Visiting a historical place is interesting. Taking a boat to visit a historic site becomes quite an adventure.

To access Fort Lennox, finally open after five years of renovations, you have to take a small shuttle to cross an arm of the Richelieu River and land on Île aux Noix. The journey is short, five short minutes. But it is nice: we would do well to circumnavigate the island just to enjoy the view and the pleasant little breeze for longer.

From the water, you can’t see the fort, you can barely see the roofs of a few buildings above the vegetation. You have to disembark and walk a little to finally see the work, built by the British between 1819 and 1829 to protect the colony against the Americans.

You have to pass over a moat, with waters covered with water lilies and populated by small frogs and painted turtles, to finally enter the fort. The ramparts are made of earth and draw a classic bastioned rectangular enclosure (in other words, seen from the sky, the fort looks like a turtle with a head and four legs).

A young man, dressed in a gunner’s uniform, offers a guided tour. It’s worth accepting. Louis-Philippe Rousselet tells us everything you need to know about the history of Île aux Noix and Fort Lennox. Geologically speaking, it is a brand new island, having emerged from the Champlain Sea 7000 years ago. After an Aboriginal occupation, the French built fortifications there in 1759. They did not succeed in repelling the British in 1760. We know the rest of the story.

The British erected a small fort there in 1778, then a larger one in 1819.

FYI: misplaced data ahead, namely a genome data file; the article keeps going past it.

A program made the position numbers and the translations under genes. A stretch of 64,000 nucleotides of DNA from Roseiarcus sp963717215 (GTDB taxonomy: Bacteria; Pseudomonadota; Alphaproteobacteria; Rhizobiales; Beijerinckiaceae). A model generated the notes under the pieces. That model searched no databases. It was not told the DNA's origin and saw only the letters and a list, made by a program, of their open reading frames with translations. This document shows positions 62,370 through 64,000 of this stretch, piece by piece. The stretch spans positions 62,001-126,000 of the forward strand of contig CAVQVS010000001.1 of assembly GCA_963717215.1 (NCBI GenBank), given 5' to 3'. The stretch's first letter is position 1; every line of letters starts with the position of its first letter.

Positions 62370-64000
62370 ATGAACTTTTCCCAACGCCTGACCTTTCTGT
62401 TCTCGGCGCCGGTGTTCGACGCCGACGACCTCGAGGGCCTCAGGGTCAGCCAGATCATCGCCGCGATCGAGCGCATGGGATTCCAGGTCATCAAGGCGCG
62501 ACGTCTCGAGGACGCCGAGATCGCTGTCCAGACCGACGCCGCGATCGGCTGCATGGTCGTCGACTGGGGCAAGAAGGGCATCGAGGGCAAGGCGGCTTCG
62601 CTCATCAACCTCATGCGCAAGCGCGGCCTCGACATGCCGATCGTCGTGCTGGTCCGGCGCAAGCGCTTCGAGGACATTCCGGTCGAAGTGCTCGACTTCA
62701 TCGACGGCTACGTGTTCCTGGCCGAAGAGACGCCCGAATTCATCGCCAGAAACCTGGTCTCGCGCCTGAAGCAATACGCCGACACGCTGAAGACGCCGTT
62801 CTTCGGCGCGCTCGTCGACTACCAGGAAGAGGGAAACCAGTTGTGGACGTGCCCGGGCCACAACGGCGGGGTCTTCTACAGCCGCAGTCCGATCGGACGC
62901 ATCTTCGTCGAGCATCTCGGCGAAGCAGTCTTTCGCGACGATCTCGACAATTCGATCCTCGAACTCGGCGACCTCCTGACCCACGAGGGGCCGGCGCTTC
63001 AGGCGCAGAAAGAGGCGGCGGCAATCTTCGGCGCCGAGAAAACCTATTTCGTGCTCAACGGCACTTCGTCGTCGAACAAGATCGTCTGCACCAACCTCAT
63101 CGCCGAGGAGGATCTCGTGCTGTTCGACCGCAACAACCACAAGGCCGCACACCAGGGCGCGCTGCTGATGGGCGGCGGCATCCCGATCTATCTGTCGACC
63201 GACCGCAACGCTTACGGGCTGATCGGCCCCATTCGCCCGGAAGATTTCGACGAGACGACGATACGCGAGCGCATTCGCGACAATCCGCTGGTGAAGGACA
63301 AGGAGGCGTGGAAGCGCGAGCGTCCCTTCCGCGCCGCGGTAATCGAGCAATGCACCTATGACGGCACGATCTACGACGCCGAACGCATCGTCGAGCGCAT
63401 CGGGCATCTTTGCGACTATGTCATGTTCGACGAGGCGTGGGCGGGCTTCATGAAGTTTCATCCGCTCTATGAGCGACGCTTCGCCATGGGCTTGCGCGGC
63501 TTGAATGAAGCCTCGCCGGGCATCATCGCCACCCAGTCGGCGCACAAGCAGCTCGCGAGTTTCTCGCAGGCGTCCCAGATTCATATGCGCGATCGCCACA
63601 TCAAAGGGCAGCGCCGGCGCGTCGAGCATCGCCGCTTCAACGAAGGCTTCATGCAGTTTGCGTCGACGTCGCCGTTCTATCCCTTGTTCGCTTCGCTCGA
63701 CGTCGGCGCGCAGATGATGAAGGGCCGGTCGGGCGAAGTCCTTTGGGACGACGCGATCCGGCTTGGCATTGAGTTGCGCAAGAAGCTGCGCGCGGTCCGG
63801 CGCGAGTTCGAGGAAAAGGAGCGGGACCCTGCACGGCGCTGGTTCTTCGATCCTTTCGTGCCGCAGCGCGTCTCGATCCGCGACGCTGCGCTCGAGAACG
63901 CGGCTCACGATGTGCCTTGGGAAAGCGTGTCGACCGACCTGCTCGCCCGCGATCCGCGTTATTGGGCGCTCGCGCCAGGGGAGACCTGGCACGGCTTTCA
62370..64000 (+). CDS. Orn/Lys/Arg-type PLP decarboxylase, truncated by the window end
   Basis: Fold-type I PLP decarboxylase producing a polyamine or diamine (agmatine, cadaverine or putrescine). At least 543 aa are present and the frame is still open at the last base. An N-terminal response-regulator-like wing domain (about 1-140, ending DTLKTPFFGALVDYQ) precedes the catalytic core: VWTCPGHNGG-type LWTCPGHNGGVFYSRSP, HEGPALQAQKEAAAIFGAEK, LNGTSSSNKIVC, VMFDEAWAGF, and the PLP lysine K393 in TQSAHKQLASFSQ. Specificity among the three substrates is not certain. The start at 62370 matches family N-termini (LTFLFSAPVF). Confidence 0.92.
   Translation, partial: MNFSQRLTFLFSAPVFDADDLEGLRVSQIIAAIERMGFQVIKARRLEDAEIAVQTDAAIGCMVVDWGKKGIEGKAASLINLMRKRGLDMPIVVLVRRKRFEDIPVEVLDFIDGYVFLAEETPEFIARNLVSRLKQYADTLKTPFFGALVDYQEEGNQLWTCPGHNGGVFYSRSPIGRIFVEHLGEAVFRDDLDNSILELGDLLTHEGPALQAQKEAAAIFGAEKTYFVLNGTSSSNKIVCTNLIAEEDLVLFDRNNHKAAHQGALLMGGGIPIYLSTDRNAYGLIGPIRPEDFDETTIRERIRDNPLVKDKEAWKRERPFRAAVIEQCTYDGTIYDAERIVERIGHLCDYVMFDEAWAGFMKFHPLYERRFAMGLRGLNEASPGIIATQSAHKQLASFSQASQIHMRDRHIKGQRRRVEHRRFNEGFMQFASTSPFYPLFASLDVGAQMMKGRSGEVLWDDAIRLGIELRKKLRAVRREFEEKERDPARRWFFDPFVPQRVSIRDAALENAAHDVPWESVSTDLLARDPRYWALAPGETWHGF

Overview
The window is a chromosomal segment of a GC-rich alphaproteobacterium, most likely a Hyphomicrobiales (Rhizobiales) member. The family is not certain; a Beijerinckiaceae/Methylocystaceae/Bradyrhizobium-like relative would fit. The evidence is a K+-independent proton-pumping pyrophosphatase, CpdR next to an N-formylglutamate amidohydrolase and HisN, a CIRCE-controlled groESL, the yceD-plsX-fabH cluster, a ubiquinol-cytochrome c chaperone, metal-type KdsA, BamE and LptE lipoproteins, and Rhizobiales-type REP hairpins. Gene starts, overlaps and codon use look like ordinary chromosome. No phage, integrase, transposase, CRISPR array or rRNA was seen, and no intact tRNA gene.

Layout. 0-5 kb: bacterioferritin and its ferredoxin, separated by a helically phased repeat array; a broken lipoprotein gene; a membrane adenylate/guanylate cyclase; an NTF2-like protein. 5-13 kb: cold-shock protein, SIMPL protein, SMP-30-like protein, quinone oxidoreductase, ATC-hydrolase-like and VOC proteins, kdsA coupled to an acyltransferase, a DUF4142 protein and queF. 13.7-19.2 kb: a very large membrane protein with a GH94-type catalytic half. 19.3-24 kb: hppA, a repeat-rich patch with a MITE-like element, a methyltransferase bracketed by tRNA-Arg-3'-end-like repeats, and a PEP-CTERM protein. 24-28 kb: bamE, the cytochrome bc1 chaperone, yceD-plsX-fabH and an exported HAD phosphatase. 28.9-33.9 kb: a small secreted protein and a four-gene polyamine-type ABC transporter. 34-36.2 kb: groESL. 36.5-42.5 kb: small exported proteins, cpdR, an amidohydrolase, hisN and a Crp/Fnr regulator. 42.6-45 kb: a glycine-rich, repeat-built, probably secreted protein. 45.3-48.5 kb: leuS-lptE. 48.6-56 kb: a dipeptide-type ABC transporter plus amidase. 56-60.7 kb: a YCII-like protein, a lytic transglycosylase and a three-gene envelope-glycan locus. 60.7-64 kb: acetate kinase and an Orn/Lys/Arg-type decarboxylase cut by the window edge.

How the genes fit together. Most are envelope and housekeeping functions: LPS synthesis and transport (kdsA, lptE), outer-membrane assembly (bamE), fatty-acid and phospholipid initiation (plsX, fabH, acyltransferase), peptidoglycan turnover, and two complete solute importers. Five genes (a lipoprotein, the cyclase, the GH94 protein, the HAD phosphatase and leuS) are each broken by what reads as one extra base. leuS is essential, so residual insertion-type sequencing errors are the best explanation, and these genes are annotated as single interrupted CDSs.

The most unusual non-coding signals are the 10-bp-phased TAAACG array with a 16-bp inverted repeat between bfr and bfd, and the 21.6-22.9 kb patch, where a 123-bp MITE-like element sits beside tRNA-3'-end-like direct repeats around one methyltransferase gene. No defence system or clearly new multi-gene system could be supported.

The guide shows the various buildings, the soldiers’ barracks, the powder magazine, the officers’ quarters, the guardhouse, drawing attention to various details. Why do we see toys in the soldiers’ barracks? Because they could install wife and children there. It was a way to prevent desertion (not easy to desert with all your smala), explains Louis-Philippe Rousselet.

The officers’ quarters were more luxurious, with large windows and flat ceilings, “so the officers wouldn’t feel out of place.”

The prison, which mainly housed drunken or insubordinate soldiers, is more rudimentary. It also housed patriots during the rebellions of 1837 and 1838. Before 1850, there were no windows or heating in the dungeons.

The powder keg also lends itself to claustrophobia. Here, there was no metal (apart from copper, which is more flexible), to avoid the accidental production of the slightest spark.

Louis-Philippe Rousselet follows the visit with a presentation of the uniforms used by the 24th Infantry Regiment in 1833. A young visitor plays the game by donning a white shirt and breeches, a red suit-jacket and the shako, a military headgear in the shape of a truncated cone.

However, it is the guide-interpreter himself who handles the flintlock rifle, which is almost two meters long with his bayonet.

You can learn more by visiting the small museum located in the barracks. This is one of the novelties of the site, following the renovation of the fort.

The huge works were supposed to take three years, but the restrictions of the pandemic slowed things down considerably. In particular, it was necessary to redo the foundations and replace stones in poor condition. We went to look for them on La Motte Island (in the United States!), because that was the place of origin of the stones.

The upper floor of the gatehouse is closed to visitors because a colony of little brown bats has settled there. This species has suffered a decline over the years due to white-nose syndrome. Parks Canada therefore wants to protect the small colony, which has 136 members (at last count).

A short hike around the fort, along the moat, allows you to appreciate other species, such as the bobolink, the song sparrow or the masked warbler. There are raspberry bushes all along the trail, so in season the short walk can be much longer than expected.

One can easily spend three hours on the island. It is a good idea to bring your snack to enjoy on one of the many picnic tables on Île aux Noix.

In the return shuttle, a little boy cries bitterly. He just doesn’t want to leave the island.